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2016 National Retired Members Conference
3 June 2016
Carried as Amended

Conference will doubtless be aware of the proposals by the government to devolve Attendance Allowance (AA) to local authorities. This would shift the responsibility for welfare policy from central to local government, representing one of the biggest shifts of resources within the welfare state for 25 years.

At present AA is paid to 1.5 million people over 65 whose ability to keep safe or look after their own personal care is affected by physical or mental illness or disability, regardless of their personal means. The fact that Attendance Allowance is not means tested and is tax free means it is a relatively easily accessible allowance. This is seen as a vital support for people who live independently, but who might otherwise need to go into residential care. In fact, evidence shows that just one in seven AA recipients also gets funding for social care, so whilst the two are linked into wider questions regarding the care of older people in the community, this shows that AA plays a specific and distinctive role in enabling individuals to maintain their independence within their homes rather than experiencing unnecessary or early entry into the residential/nursing home sector.

Local authorities are already cash strapped. There are dangers that different councils will ration benefits and create widespread variation between areas of the country but also that the money will not be set aside to pay this essential allowance but used to fund other badly funded council services. Another postcode lottery is likely to emerge.

Attendance Allowance is a vital support for those who want to continue to live and be cared for in their own homes. Unless this is made a statutory service, with clear and explicit criteria for payment and eligibility, there is a strong possibility that AA could be subject to rationing similarly to present social care. Vicky McDermott, the disabled chief executive of Papworth Trust, described AA as “a lifeline which allows many of our older disabled customers the opportunity to live independently… with low level practical support in their homes”. She said: “Many of our older disabled people who are eligible for attendance allowance are not eligible for social care…… Attendance Allowance is for early intervention and prevents disabled older people from requiring higher level social care needs…..We would have significant concerns about a merger of social care and AA budgets as the applicants to these two funding streams have very different care needs. Monies that are currently allocated to disabled older people who are in receipt of Attendance Allowance must not be diverted into social care at the expense of these individuals.”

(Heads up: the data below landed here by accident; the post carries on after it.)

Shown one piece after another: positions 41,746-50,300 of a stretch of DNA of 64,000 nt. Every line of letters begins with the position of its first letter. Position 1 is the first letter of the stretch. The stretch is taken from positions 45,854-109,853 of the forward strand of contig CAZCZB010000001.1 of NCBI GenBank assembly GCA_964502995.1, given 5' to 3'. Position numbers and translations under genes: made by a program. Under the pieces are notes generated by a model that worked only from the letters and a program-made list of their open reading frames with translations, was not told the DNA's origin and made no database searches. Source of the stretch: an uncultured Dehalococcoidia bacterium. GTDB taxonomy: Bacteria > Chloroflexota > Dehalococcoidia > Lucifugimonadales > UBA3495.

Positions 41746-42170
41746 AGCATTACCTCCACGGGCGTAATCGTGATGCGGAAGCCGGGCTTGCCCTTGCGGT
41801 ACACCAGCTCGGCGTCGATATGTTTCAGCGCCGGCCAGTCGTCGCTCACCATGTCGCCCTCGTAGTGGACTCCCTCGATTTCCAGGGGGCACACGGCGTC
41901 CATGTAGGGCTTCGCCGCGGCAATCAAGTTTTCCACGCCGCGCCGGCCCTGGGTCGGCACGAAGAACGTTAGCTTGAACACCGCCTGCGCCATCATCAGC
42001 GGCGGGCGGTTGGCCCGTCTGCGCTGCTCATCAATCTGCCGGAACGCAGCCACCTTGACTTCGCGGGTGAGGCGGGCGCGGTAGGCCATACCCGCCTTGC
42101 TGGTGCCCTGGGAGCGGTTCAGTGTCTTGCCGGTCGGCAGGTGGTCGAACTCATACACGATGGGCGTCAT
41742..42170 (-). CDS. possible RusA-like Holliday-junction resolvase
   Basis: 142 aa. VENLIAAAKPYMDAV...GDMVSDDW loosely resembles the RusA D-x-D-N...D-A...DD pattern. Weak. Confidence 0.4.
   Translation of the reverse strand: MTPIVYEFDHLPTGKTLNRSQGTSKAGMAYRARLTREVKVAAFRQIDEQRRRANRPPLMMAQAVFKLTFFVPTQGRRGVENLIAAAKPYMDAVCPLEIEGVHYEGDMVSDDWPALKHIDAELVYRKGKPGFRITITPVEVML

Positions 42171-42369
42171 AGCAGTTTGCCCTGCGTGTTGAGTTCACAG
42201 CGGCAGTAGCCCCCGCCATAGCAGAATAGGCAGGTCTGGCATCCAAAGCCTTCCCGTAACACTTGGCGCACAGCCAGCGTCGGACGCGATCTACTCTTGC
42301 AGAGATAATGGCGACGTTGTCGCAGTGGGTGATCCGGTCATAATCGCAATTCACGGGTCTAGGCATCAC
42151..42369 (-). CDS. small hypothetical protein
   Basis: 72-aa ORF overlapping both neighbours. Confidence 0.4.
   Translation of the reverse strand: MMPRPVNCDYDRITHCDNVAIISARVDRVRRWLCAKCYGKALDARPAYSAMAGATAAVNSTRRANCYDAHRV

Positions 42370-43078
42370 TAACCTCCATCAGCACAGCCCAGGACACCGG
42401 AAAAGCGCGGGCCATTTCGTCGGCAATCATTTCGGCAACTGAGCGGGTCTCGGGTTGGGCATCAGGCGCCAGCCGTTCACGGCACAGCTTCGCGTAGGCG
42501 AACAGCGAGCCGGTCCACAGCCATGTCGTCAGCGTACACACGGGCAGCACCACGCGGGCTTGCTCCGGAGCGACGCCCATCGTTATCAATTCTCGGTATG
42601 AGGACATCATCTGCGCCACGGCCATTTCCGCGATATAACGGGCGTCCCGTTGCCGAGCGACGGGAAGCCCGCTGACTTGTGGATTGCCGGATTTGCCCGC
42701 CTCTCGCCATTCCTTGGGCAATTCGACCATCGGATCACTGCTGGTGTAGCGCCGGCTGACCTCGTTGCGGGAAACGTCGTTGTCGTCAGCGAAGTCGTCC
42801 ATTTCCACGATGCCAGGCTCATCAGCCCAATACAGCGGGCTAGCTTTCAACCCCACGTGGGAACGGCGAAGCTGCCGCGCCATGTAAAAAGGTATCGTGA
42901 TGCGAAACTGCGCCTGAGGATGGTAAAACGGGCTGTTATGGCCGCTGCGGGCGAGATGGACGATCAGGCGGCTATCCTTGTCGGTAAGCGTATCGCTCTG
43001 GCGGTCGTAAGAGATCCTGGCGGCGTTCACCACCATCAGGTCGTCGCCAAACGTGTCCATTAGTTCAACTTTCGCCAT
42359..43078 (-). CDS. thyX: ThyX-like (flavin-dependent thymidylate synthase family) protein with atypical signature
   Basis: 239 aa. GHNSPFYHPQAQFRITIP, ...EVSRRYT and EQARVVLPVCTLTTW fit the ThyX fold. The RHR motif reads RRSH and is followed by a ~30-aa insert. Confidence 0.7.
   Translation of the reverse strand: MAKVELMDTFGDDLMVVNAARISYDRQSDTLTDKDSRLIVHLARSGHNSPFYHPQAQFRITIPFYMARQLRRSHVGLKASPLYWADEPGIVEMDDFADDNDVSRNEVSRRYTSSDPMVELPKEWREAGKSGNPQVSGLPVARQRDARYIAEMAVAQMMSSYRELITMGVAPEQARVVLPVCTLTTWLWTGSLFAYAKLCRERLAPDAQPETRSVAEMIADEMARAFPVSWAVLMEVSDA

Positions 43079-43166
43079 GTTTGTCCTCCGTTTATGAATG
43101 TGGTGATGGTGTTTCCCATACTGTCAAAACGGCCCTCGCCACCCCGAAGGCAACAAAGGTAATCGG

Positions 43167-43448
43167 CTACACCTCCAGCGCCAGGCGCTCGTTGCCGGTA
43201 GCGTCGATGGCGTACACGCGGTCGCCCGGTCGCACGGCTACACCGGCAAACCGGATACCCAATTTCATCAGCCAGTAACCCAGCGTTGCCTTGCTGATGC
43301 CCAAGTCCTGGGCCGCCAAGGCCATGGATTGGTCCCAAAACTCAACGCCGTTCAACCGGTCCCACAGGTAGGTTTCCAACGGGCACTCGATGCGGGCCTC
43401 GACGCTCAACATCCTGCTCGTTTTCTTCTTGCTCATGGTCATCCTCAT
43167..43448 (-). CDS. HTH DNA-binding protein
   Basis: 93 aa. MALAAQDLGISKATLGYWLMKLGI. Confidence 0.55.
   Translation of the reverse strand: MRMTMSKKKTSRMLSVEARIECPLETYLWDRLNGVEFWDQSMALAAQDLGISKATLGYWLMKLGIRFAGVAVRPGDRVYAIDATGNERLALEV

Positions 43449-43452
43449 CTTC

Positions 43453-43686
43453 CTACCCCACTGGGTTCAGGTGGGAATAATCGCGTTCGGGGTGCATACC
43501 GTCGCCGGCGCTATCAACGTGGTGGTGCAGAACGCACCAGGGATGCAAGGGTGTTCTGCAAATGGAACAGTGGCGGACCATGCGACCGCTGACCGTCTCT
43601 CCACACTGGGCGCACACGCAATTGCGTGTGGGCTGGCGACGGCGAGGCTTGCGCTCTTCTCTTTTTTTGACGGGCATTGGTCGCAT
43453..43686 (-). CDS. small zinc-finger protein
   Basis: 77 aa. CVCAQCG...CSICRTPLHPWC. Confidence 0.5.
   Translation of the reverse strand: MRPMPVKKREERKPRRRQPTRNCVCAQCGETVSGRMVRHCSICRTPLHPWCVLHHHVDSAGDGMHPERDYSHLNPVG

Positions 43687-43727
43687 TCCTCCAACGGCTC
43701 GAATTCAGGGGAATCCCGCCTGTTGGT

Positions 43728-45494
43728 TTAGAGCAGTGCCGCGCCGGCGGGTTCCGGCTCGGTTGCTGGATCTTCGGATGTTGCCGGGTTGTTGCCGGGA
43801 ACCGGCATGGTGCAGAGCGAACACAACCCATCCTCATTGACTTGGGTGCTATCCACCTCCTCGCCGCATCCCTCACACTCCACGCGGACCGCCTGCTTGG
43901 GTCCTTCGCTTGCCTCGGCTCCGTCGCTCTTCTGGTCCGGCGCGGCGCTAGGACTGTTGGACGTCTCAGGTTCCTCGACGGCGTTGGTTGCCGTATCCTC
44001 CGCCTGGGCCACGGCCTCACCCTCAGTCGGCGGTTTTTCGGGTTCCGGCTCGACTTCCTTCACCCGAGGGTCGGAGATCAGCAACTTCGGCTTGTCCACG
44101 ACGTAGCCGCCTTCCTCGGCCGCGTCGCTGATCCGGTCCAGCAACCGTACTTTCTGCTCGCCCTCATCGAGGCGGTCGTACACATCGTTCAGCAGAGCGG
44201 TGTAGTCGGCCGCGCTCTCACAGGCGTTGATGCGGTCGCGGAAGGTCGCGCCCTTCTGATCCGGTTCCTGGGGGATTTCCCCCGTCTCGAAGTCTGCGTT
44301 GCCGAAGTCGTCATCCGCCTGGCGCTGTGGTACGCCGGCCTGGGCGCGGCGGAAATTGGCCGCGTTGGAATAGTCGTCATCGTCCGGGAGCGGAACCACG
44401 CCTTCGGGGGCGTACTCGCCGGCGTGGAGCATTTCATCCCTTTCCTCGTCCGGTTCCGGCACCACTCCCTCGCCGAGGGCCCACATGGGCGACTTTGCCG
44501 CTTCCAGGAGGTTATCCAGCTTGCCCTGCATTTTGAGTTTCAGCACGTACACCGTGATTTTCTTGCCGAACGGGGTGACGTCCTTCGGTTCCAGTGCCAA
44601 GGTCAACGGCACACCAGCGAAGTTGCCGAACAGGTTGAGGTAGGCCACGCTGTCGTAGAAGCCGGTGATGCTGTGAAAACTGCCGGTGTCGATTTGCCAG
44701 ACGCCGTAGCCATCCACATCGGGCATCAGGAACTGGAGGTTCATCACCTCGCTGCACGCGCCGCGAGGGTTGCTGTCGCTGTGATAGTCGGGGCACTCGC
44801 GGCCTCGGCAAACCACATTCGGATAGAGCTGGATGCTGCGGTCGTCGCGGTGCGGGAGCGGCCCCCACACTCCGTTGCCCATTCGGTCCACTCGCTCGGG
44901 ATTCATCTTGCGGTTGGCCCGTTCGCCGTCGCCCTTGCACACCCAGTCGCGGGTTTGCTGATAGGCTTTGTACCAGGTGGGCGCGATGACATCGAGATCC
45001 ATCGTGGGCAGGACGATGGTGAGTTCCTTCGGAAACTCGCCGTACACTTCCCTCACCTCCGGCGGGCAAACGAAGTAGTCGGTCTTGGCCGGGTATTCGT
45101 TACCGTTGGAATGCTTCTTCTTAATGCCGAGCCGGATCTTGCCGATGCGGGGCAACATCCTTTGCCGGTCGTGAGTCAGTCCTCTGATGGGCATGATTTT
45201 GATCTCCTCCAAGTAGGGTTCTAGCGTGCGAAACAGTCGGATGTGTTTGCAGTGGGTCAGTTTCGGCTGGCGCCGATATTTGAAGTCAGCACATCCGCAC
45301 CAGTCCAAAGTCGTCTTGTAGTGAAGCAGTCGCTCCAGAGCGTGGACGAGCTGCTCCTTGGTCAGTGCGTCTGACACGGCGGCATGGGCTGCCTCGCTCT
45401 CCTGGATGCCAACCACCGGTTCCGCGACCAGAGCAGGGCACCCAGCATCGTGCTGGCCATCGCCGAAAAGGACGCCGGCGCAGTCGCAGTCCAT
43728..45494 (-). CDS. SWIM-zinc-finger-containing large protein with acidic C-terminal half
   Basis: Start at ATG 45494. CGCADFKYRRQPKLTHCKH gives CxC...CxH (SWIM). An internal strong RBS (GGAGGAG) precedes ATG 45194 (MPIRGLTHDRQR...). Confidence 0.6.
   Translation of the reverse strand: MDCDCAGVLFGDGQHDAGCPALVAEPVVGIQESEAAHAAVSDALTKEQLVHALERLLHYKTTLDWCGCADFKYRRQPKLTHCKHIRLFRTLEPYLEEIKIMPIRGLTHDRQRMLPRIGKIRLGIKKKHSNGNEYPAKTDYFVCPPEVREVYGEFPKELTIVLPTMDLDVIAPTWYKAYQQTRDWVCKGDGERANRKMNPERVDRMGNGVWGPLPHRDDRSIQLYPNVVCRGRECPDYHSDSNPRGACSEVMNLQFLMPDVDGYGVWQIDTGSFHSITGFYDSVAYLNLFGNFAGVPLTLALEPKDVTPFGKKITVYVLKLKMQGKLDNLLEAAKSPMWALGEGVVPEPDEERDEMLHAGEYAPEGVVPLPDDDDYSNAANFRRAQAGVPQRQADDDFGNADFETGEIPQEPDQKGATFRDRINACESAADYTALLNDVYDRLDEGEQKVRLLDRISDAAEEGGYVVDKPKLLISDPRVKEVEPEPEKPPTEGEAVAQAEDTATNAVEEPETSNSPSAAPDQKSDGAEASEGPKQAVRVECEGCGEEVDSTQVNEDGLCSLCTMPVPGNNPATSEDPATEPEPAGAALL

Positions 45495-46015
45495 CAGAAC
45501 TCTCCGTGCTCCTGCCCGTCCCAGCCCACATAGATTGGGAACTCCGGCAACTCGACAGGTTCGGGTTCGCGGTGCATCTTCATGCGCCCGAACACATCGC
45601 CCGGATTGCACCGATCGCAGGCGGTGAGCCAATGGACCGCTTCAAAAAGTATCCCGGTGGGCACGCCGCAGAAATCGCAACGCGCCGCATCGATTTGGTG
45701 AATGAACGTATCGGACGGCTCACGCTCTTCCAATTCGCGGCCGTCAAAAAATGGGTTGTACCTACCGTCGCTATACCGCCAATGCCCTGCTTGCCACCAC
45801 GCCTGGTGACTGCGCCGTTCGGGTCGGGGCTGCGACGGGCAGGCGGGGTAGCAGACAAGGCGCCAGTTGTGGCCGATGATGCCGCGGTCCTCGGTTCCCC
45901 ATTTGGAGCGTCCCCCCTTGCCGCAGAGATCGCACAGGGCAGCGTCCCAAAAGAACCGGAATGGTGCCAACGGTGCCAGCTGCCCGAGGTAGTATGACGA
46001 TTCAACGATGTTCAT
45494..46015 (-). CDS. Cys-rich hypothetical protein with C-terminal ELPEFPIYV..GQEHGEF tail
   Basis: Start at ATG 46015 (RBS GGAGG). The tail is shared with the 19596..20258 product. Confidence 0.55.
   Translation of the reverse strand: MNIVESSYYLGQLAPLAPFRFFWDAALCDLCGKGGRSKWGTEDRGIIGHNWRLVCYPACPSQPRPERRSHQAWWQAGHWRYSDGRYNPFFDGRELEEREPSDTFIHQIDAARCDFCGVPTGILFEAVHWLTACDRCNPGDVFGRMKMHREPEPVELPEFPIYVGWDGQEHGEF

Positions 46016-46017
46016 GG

Conference therefore instructs the National Retired Members’ Committee to:

1. Liaise with the National Executive Council (NEC), National Pensioners’ Convention, Scottish Pensioners’ Forum and other relevant bodies and campaign vigorously to ensure that Attendance Allowance remains accessible to those who need it;

2. Liaise with the NEC to bring this matter and its possible consequences to the attention of all UNISON members, retired and otherwise and encourage them to sign the online petition;

3. Ask retired members and their working counterparts to write to their MPs opposing this potentially disastrous move;

4. Liaise with the NEC to work with Labour Link to oppose the government and to seek to ensure that Labour Party policy reflects retired members’ concerns about the future of Attendance Allowance;

5. Keep up to date with developments on the issue and ensure retired members remain informed.

Paragraph 2 Line 3 after “personal means.” Add “The fact that Attendance Allowance is not means tested and is tax free means it is a relatively easily accessible allowance.”